According to an ICRA report of July, Clix Capital Services’ standalone gross non-performing assets (NPAs) in FY21 was 3.6 per cent, compared to 1.1 per cent in 2019-20. During the same period, net NPAs stood at 1.5 per cent, compared to 0.5 per cent. Profit after tax fell to Rs 4 crore, from Rs 20.8 crore.

SSFB reported a net loss of Rs 48 crore for the quarter ended June. This was due to a write-off on an account, provisioning, as well as impacted earnings, due to disbursements because of the second wave of Covid–19. It had posted a net profit of Rs 27 crore a year ago.

As of March, the bank’s gross NPAs was Rs  393.68 crore; net NPAs Rs 188.12 crore.

What has also caught the eye of a few large investors in SSFB is Resolution 9 in its notice to shareholders for its 13th annual general meeting. It refers to the financing arrangement entered into by Ramachandran, key promoter and MD and CEO with Placid, a non-deposit taking, systemically-important NBFC registered with the RBI, before listing of equity shares of the bank for a secured structured finance facility aggregating to Rs 565.2 million to enable the key promoter to subscribe to equity shares of the bank prior to its initial public offering. It spells out the terms of equity upside to be distributed. That (i) in the event the settlement price is up to Rs 500, the equity upside shall be distributed between the financier and the promoter in the ratio of 1:1; and (ii) in the event the settlement price exceeds Rs 500, the equity upside shall be distributed between the financier and the promoter in the ratio of 3:2.
SHAKING HANDS
  • Deal an indicator that second-rung shadow banks are finding it tough to get bank funding lines
  • Clix Capital is focused on retail, consumer, and small business, with assets under management of over Rs 3,027 crore
  • Second attempt by the NBFC to merge with a listed bank, after its abortive attempt to acquire Lakshmi Vilas Bank last year
  • Centrum Capital is matchmaker


Dear Reader,


Business Standard has always strived hard to provide up-to-date information and commentary on developments that are of interest to you and have wider political and economic implications for the country and the world. Your encouragement and constant feedback on how to improve our offering have only made our resolve and commitment to these ideals stronger. Even during these difficult times arising out of Covid-19, we continue to remain committed to keeping you informed and updated with credible news, authoritative views and incisive commentary on topical issues of relevance.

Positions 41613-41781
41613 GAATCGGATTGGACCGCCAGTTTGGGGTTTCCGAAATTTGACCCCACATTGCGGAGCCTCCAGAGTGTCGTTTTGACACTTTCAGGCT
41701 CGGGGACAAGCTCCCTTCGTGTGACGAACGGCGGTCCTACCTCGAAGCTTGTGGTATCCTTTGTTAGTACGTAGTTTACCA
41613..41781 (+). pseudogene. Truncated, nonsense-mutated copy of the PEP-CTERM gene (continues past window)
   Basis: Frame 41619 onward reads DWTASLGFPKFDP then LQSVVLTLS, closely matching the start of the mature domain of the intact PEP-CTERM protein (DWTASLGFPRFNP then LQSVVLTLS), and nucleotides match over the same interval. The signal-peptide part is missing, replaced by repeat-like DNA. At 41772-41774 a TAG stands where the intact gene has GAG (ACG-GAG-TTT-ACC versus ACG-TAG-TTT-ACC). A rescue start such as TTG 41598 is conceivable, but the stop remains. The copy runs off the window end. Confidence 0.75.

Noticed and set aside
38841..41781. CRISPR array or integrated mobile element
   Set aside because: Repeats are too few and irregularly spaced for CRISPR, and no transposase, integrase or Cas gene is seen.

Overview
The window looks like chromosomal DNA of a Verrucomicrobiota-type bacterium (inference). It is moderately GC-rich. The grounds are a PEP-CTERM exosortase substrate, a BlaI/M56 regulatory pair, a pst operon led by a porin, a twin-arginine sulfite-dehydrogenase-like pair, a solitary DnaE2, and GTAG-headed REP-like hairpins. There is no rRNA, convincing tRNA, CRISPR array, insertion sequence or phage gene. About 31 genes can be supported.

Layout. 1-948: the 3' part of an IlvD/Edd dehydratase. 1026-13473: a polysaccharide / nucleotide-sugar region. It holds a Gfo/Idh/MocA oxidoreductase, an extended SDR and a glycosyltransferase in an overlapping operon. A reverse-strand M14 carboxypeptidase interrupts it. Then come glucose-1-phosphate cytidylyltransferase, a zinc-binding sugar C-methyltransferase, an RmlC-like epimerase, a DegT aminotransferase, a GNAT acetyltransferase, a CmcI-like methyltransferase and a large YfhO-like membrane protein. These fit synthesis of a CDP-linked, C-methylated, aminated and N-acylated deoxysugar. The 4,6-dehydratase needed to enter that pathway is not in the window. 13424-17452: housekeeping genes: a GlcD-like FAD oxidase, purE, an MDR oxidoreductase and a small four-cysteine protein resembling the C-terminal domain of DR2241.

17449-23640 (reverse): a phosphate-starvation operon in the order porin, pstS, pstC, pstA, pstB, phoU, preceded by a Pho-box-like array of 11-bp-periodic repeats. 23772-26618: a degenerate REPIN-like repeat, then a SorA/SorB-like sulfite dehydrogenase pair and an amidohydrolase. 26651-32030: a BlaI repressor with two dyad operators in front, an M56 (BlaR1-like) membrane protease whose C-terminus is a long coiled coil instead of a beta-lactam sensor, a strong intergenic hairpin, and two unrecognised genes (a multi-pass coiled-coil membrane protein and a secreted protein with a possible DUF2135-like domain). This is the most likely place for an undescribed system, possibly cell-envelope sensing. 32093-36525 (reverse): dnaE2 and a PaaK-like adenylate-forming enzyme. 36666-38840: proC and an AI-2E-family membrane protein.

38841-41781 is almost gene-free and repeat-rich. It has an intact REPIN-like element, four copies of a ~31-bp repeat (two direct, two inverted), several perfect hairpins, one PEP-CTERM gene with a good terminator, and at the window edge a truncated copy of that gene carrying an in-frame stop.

We, however, have a request.

As we battle the economic impact of the pandemic, we need your support even more, so that we can continue to offer you more quality content. Our subscription model has seen an encouraging response from many of you, who have subscribed to our online content. More subscription to our online content can only help us achieve the goals of offering you even better and more relevant content. We believe in free, fair and credible journalism. Your support through more subscriptions can help us practise the journalism to which we are committed.

Support quality journalism and subscribe to Business Standard.

Digital Editor

Business Standard is now on Telegram.
For insightful reports and views on business, markets, politics and other issues, subscribe to our official Telegram channel
Key stories on business-standard.com are available to premium subscribers only.

Already a premium subscriber?

Subscribe to get an across device (Website, Mobile Web, Iphone, Ipad, and Android Phone applications) access to Premium content, Breaking News alerts, Industry Newsletters, Stock and Corporate news alerts, access to Archives and a lot more.

Read More on

CLIX CAPITAL

SURYODAY SMALL FINANCE BANK

CENTRUM CAPITAL

MERGER

COMPANIES

NEWS


Most Read

Markets

Companies

Opinion

Latest News

Todays Paper

News you can use